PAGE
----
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chocolate mousse with creme patissiere

How to Make Perfect Chocolate Mousse (Science of Stabilizing Foams)

A good chocolate mousse is super smooth, airy, chocolatey and just melts in the mouth. It’s a great end to a dinner and is definitely one of my favorite desserts.

If you want to make it yourself though it can be quite finicky to say the least. How to prevent those clumps from forming?, why has it turned out so dense? or why has it collapsed? I definitely had some issues getting a chocolate mousse moussy. But, once you get the hang of it, you’re well rewarded!

A chocolate mousse really is one of those foods where some understanding of it will help you out. Once you understand what’s going on in all those different steps your chocolate mousse life will be easier. That doesn’t mean your next mousse turns out perfect, but you will understand what went wrong.

What is a chocolate mousse?

Sounds like a stupid question? But let’s get back to basics first before we dive into a recipe and how exactly you’d make a chocolate mousse. A chocolate mousse is a foam, air bubbles have been incorporated into a rich chocolatey mixture. The trick of any good foam is to stabilize the air bubbles into the foam. You do not want the air bubbles to disappear, or the chocolate mousse collapse.

When you make a meringue you stabilize the air by adding extra sugar and baking it. A cake is stabilized thanks to the flour that cooks in the oven. A chocolate mousse on the other hand is stabilized by cold and destabilized by heat.

The air bubbles in a chocolate mousse are surrounded by chocolate, possibly gelatin, cream and raw eggs. The raw eggs don’t really contribute in stabilizing the air bubbles, nor does the cream. Later on we will see that these two are more important to incorporate the air bubbles, than to stabilize them.

Chocolate & gelatin stabilize air bubbles.

It’s the chocolate and often gelatin that stabilize the air bubbles. Chocolate is solid at room temperature and even more solid in the fridge. This is because of the cocoa butter fats in the chocolate. Something solid is exactly what we need when stabilize a foam, the air bubbles will be stuck inside! Gelatin can form quite unique gel like textures. Gelatin is a protein mixture and these proteins can form a network which stabilizes all the remaining liquids in the mousse. Together, the gelatin and chocolate stabilize.

Can you make a chocolate mousse without gelatin?

Yes, you can as a recipe below will show you. Mousses without gelatin do tend to be a bit more delicate since it lacks one of the two stabilizers of your mousse. That said, you can’t just leave out the gelatin  of a recipe that uses it since it is made to work with gelatin.

Can you make a chocolate mousse without eggs, milk and gelatin?

Yes, you can. You can make a chocolate mousse of just water and chocolate. It works very well, but misses that lightness and airiness from the recipes described here. That said, for some applications, it works just fine! Since you’re leaving out the dairy and eggs, there’s a lot less of material to stabilize and that’s why you don’t need the gelatin anymore. The chocolate itself does all the stabilizing.

Making a chocolate mousse

When you make a chocolate mousse you will generally walk through the following few steps:

  1. Melt the chocolate
  2. Incorporate some fluid in the chocolate (e.g. egg yolks, some flavors)
  3. Fold in air by using whipped egg whites or cream

Each step has its own reason for taking it and its own risks for mistakes, so we’ll walk them through one by pan.

chocolate mousse cake
Chocolate mousse cake with a mousse in the middle strong enough to hold the top. You can also see the air bubbles!

Step 1: Melting the chocolate

If you don’t melt your chocolate, it will be impossible to add any air into it. So, of course, you have to melt it. Chocolate melts around 40-45°C so you don’t need very high temperatures. What’s more, depending on your chocolate type, it will burn if you hear it up too much. So melt chocolate gently.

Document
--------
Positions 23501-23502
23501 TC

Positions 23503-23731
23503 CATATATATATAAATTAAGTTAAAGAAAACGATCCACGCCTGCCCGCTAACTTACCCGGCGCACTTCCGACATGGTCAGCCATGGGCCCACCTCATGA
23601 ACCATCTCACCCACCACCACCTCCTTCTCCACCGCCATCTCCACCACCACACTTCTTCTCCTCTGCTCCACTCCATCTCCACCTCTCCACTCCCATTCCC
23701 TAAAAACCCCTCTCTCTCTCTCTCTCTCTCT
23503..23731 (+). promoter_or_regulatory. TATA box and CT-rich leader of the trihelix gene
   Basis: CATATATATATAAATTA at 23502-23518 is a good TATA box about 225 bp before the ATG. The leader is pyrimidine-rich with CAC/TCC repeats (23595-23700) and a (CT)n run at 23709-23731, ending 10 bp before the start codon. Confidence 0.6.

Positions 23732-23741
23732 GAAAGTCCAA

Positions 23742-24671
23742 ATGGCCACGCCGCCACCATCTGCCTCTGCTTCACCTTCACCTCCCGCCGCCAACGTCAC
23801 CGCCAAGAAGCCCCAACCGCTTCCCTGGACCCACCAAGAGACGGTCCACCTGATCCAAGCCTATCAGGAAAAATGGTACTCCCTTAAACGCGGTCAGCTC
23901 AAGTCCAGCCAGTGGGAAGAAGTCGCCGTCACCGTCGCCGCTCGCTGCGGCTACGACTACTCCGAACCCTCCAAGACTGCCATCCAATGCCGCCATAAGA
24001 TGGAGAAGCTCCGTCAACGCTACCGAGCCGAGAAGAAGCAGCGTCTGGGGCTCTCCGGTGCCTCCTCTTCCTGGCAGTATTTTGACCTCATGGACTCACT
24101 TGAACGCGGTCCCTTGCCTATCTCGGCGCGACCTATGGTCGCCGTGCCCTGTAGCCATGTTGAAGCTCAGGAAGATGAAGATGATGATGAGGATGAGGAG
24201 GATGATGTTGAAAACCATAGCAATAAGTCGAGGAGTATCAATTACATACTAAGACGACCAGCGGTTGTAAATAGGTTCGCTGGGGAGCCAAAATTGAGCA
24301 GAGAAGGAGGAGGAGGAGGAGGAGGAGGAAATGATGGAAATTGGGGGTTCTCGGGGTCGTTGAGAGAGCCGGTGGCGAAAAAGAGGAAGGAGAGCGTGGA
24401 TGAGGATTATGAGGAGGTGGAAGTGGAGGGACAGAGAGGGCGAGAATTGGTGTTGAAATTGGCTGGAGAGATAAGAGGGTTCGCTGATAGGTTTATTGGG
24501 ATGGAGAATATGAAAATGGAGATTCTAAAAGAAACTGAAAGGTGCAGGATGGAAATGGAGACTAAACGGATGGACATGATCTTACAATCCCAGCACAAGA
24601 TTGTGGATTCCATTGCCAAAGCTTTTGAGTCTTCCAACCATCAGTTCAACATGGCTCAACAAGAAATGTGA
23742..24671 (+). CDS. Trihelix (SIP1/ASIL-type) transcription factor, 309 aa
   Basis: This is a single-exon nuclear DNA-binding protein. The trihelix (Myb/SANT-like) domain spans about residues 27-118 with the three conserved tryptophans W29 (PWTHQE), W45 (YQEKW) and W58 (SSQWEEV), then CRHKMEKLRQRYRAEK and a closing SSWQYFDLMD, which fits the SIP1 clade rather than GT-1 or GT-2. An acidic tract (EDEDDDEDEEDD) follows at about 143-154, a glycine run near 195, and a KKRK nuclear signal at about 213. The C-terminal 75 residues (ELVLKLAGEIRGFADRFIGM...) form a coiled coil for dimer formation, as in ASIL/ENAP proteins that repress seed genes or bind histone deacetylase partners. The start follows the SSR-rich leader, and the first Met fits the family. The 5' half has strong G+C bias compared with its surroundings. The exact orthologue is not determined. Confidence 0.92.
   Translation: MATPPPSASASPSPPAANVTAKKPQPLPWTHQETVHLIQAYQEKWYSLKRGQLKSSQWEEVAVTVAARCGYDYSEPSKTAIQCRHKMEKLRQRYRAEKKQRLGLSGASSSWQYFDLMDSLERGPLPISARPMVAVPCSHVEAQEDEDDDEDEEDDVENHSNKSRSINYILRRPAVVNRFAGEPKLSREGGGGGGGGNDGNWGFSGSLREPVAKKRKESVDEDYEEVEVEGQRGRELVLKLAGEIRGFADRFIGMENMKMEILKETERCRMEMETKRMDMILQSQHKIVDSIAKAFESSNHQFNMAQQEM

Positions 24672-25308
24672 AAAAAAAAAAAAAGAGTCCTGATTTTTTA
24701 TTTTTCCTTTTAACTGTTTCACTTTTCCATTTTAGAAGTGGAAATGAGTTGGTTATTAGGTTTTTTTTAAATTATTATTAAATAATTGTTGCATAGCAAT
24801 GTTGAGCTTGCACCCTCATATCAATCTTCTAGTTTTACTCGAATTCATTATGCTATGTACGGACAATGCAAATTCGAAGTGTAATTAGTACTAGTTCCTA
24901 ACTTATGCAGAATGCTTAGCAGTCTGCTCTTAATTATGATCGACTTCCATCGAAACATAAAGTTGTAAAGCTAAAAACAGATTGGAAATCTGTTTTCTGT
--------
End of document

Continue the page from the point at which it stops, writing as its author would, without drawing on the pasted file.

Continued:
The most conventional way to do so is by using the au-bain-marie method (in a bowl above a pan with boiling water). I personally only use that method when I already have a pan on the fire for something else (if a sauce is bubbling away for instance!). In all other cases I use the microwave. The microwave method tends to be a lot faster than au-bain-marie.

How to melt the chocolate using a microwave

The waves can heat up the chocolate fat and melt it. Take care that a microwave has hot spots and cold spots though. This can result in part of your chocolate being very hot (and burning) whereas the rest is still solid. Therefore, only put the chocolate in the microwave for 30-60 seconds at a time and mix it in between. The more chocolate has melted, the shorter you should put it in at a time.

Step 2: Mixing in fluids

Chocolate and water aren’t compatible. If you’ve ever had a few drops of water fall in your melted chocolate you will notice it siezes up. This is very normal for chocolate to happen. By adding more moisture you can overcome the graininess again, making a ganache.

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So what happens here. The chocolate you start with has a continuous fat phase. However, by mixing in moisture you are converting this to an oil-in-water emulsion. This means that instead of having oil with moisture particles in it, the ganache is water with oil particles in it. You just need enough moisture to form this continuous phase.

The more moisture you add after the more fluid it becomes. For a chocolate mousse you want it to remain quite firm or it won’t be strong enough to hold on to the air that you add in the next step. However, it shouldn’t be so firm that you cannot fold in any whisked cream or egg whites. This phase is often a cause for trouble when making mousses. Here’s few guidelines:

  • If you mix in a cold liquid with the chocolate it will cause the fat to set. This will make it very hard to create those small fat particles that float in the water. Try to have the liquid at room temperature. If it really becomes too hot you can melt it again slightly. Take care, because you only want it to heat a little (especially if you’re adding egg yolks here), but you can do so with the microwave, but gently.
  • If it stays very stiff at this point, too stiff to mix in anything else, just add a little more moisture to make a little softer.

Using egg yolks

A lot of recipes call for adding the egg yolks to the molten chocolate. Egg yolks contain quite a lot of fats and they will make your mousse even more creamy and rich. That said, the egg yolks aren’t cooked while making the mousse, they will remain raw. Keep this in mind and decide whether this is a risk you are willing to take (not advisable for young children, pregnant women or other groups at risk for food poisoning).